With people still adjusting to their insurance policies and premiums under the Affordable Care Act, now might not be the ideal time to tell Virginians that sales taxes associated with some health procedures, prescriptions, and even Band Aids could be passed on to them. But that was one of the issues the Joint Subcommittee to Evaluate Tax Preferences has examined. Virginia Public Radio’s Tommie McNeil has more.
The federal corruption trial of former Governor Bob McDonnell and his wife, Maureen, begins on Monday. Federal prosecutors allege the former first couple performed official acts to promote Star Scientific’s products in exchange for roughly $165,000 in gifts and loans from its ex-CEO, Jonnie Williams—then failed to disclose most of those gifts. McDonnell says he never made such an agreement–and the company received NO quid pro quo. Virginia Public Radio’s Anne Marie Morgan takes a closer look.
The Annie E. Casey Foundation has just released its 25th annual Kids Count survey. And while Virginia has made progress in the areas of education and overall health, it still suggests that more children are living in impoverished homes and lack the community make-up or family foundation to help increase their likelihood of living successful lives. Virginia Public Radio’s Tommie McNeil explains.
Lawmakers in the region are divided over how to deal with the president’s request for emergency money to deal with the flood of unaccompanied minors. Capitol Hill reporter Matt Laslo has the story.
Governor McAuliffe has signed an executive order to increase the opportunities for small, women- and minority-owned companies to conduct business with the state. The goal is to promote equity—and maximize the participation of small businesses in work that’s obtained through procurement and state contracts. And as Virginia Public Radio’s Anne Marie Morgan reports, he also set a high goal for the number of participants.
A new General Assembly panel is vowing to conduct a thorough review of Virginia’s mental health system, while not shielding any “sacred cows” in the process. The Joint Subcommittee to Study Mental Health Services in the 21st Century held its inaugural meeting… and began by examining how the Commonwealth’s system is faring—then comparing it to other states. Members already seem determined to make reforms. Anne Marie Morgan reports.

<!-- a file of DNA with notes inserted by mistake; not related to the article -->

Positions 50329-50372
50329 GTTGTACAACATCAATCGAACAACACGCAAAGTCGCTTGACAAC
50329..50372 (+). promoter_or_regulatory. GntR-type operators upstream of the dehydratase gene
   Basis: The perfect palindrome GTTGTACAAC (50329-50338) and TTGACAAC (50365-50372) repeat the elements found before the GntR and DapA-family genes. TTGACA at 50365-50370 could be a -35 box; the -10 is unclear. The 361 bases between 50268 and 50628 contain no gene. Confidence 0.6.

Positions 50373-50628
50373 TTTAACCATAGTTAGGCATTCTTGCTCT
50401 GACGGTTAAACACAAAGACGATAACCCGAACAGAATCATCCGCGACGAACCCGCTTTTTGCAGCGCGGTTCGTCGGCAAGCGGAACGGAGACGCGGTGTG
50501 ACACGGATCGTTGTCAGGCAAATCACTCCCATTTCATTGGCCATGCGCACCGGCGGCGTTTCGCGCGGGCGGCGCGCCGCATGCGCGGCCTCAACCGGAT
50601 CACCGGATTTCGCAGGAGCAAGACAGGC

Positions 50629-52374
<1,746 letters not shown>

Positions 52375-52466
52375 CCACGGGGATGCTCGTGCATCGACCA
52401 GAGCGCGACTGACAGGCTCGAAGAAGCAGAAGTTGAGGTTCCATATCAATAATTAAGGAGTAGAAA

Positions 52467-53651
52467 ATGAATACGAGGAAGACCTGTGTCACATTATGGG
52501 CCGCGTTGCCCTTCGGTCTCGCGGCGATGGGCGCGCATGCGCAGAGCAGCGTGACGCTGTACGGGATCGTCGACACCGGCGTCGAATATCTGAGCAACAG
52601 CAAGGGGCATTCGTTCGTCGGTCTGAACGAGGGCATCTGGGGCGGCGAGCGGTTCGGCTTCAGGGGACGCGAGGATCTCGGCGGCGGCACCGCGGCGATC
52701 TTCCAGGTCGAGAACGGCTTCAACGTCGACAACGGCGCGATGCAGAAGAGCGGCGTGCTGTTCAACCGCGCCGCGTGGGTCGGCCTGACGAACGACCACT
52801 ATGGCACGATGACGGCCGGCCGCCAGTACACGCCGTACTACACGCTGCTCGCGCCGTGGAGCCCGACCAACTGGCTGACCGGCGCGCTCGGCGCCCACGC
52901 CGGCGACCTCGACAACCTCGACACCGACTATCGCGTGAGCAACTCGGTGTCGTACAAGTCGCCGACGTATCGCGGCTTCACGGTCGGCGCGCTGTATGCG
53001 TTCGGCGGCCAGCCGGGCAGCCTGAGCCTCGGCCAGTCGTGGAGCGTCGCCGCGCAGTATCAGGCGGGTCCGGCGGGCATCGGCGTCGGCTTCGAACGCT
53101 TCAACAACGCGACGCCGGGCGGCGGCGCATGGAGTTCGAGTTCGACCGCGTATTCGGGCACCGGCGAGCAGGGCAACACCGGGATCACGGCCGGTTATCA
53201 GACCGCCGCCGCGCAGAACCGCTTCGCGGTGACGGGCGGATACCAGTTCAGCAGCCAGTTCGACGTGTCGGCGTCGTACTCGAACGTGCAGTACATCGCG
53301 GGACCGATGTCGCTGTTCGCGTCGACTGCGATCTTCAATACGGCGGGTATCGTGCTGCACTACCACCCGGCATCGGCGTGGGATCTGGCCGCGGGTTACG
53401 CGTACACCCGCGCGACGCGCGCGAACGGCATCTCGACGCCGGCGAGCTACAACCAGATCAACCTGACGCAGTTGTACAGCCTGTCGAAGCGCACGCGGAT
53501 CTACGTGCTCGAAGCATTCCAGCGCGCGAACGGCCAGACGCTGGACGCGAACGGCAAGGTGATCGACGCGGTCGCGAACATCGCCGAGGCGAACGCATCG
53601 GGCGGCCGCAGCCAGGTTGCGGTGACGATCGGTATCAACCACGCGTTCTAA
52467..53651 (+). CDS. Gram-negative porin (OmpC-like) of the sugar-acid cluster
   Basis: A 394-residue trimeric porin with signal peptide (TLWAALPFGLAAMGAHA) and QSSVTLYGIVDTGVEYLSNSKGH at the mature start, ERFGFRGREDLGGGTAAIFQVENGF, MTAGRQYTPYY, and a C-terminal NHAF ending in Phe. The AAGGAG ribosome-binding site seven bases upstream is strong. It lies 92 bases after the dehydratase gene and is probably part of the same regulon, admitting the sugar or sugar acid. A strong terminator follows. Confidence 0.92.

At the Virginia Museum of Fine Arts in Richmond, an exhibit called “Posing Beauty” is in its final week.The show features a piece by an African American depicting the confederate and American flags woven in African hair. Just outside the museum, demonstrators with real confederate flags are far from wrapping up their protest of the VMFA where a pair of confederate flags were removed from the grounds. The artist and the flaggers share a mission: to remind the public of the importance of their heritage. May-Lily Lee reports.
With parts of Hampton Roads facing a rising sea level and stronger Atlantic storms one idea being talked about is a flood wall across the lower Chesapeake Bay…and someone in Portsmouth stirred things up when they decided to rejuvenate a sign at a subdivision entrance. Those are among the most read stories over the past week on the Virginia Public Access Project’s VaNews link at vpap.org. Fred Echols reports.
House Republicans are trying to slash the size of the EPA while also limiting its ability to regulate, which they argue will help the economy in places like Virginia. Capitol Hill reporter Matt Laslo has the story.
While parents look for more affordable ways to send their kids to college, many are seeking information about the Virginia 529 College Savings Plan. As Virginia Public Radio’s Tommie McNeil reports, a new briefing by the Joint Legislative Audit and Review Commission suggests that the state’s Plan may be one of the most viable and sustainable options.